- both pieces have slightly different dimensions, upper cover (pt. 17) has the handle-cutout
- lower half box has another slightly larger cardboard piece glued on (pt. 24)
- this is also wrapped in thick paper (pt. 23)
- the inside of the box is equipped with two layers of thin cardboard, one white, one blue (pts. 1 & 2)
- bottom layer (pt. 1) is glued into the box on one side, several flaps that would hold the charging cable in place are folded and glued onto the backside
- small paper booklet (pt. 8) with security words is stuck onto the bottom layer with a small piece of tape (pt. 4), which has rounded corners
- upper layer (pt. 2) folds and wraps a foam element (pt. 7) which is glued in, their cutouts would hold the Chromecast
- two folded cardboard pieces (pts. 5 & 6) are glued onto the bottom of the upper layer, these hold the Chromecast’s HDMI cable in place
- finally, there was a loose (not glued in!) and folded card with installation instructions on the back (pt. 10)
- oh, and I think the Chromecast also had a foil stuck onto its glossy surface
Now let that sink in. What I described is not a bomb that blows up when one cable comes loose and jiggles a bit. It is also no warehouse crate that carries 200 kg of goods and has to withstand rough handling. It is not even the fancy gift box of a wristwatch costing several grand. No, it’s the throw-away packaging of a cheap small device designed to sit untouched and unseen for years behind the TV of hundreds of thousands of people. I wouldn’t be surprised if the supply chain for the box itself is equally long as that for the Chromecast. And you wonder about climate change being unstoppable. Utterly disgusting.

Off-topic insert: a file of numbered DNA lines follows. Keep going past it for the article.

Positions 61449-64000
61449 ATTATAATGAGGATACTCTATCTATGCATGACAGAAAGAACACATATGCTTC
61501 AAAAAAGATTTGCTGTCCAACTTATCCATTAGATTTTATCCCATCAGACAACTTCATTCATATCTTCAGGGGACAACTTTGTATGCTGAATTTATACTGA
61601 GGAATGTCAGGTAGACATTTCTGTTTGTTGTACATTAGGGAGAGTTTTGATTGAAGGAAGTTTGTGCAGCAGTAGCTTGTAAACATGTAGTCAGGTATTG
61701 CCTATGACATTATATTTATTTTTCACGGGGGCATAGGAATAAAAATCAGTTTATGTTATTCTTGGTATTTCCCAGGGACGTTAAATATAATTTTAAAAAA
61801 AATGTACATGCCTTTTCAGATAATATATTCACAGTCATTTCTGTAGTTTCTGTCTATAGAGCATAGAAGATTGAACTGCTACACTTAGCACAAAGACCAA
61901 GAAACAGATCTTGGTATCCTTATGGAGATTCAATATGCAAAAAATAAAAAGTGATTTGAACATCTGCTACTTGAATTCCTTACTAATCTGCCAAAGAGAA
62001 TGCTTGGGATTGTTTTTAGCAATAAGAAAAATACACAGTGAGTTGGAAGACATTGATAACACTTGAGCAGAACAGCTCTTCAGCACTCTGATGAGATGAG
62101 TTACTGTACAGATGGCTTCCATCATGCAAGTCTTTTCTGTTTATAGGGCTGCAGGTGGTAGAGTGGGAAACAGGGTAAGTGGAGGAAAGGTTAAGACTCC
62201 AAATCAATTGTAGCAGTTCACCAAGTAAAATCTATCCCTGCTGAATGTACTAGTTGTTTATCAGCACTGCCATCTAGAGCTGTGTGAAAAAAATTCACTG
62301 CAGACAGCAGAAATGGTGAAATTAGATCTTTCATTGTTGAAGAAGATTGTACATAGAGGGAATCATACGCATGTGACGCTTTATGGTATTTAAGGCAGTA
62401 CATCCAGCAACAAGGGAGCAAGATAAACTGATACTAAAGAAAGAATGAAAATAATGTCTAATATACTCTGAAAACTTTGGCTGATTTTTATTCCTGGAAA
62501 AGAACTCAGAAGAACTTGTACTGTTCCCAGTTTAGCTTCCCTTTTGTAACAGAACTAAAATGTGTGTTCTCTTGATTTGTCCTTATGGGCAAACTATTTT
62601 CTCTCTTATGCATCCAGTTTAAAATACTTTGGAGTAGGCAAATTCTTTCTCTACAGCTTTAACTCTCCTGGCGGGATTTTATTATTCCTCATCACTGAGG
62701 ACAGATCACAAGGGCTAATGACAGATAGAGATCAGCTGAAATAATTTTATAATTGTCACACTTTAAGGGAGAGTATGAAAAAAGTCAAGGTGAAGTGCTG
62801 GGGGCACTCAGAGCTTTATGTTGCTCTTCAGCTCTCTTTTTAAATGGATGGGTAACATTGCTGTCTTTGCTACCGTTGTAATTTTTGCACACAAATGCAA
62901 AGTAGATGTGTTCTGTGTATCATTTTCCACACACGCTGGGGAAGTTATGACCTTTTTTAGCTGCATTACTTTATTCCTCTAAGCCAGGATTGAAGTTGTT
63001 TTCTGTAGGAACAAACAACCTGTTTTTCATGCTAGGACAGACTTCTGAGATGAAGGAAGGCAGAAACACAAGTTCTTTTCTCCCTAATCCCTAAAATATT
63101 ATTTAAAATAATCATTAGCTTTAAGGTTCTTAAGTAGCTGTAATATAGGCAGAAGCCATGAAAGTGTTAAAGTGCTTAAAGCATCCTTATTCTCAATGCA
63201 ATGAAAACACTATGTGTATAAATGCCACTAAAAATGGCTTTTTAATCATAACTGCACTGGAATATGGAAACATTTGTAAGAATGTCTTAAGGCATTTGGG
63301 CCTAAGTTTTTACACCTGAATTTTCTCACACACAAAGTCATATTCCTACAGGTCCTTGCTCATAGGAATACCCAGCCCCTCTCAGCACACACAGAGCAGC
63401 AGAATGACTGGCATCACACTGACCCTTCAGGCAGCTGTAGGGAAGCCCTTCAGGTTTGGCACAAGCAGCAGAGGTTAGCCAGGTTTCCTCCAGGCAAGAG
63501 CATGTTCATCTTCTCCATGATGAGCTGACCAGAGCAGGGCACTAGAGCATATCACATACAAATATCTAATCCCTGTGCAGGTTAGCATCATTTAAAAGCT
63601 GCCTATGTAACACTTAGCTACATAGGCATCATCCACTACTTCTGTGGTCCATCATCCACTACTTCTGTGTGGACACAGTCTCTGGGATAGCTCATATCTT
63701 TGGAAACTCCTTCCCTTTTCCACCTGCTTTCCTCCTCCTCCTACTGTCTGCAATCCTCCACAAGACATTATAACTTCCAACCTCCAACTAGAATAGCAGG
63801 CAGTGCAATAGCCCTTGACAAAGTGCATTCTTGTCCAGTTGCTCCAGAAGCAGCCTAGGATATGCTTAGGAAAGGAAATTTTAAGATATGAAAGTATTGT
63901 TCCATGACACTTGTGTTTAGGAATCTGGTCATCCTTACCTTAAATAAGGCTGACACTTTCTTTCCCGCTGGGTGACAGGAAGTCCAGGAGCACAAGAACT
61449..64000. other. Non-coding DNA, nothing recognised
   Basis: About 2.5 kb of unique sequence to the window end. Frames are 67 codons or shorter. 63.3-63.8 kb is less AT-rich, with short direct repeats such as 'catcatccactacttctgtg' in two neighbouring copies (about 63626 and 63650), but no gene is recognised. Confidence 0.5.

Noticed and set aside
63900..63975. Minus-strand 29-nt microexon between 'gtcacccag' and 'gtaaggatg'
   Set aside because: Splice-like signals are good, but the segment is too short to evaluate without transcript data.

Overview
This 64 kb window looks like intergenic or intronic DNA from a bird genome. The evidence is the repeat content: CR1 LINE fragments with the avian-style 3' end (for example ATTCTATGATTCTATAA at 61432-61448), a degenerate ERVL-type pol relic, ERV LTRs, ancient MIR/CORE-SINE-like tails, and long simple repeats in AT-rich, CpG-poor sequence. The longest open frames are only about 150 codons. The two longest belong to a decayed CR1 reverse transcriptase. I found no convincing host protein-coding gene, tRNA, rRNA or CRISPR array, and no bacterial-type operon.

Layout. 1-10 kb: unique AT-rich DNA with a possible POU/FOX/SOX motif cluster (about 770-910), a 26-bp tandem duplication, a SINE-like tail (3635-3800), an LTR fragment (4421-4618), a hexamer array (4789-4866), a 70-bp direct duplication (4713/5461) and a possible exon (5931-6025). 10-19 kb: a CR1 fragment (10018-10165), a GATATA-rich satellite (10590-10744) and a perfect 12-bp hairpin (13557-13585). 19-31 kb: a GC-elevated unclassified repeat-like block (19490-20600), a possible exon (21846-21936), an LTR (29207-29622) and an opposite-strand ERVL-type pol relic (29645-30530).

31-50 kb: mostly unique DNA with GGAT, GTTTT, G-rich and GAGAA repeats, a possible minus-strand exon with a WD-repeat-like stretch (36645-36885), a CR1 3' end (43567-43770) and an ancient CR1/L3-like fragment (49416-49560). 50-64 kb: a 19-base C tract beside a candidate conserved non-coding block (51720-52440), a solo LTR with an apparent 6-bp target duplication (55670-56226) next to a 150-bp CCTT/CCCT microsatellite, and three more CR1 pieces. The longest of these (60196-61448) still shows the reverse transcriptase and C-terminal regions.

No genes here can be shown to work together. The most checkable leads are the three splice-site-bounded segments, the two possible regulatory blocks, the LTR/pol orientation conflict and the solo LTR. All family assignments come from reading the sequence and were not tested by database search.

As a significant portion of consumer electronics is purchased online1, I wonder why the online shops almost never show the packaging. Why spend resources, energy, money and time for the elaborate production of a product box that doesn’t even contribute to the customer’s purchase decision? Why construct a box that consists of complexly folded paper compartments, foils and plastic parts that are easily damaged and make reuse of it impossible when the device is returned to the seller? Why not simply encase them in a blank cardboard box with a simple crumpled paper padding and include a card saying “Hey dear customer, please don’t be disappointed by this uncreative package. It is eco-friendly while perfectly doing its job of protecting the device.” The products themselves are wasteful enough, so why the hell do their packages need to be so multipartite that they require an entire assembly line on their own? I’m sure that there are clever people that can design something less unnecessary than this.
I could definitely continue this rant over several more paragraphs, but I don’t want to strain your precious time too much. So, I hope that you pay a little more attention to the ongoing waste of resources, which is certainly not as far away from the customers as many believe. Also, because this will probably be my last post this year, I already wish you a happy end-of-the-year with whatever, if any, feast you are celebrating.
Take care, Bob.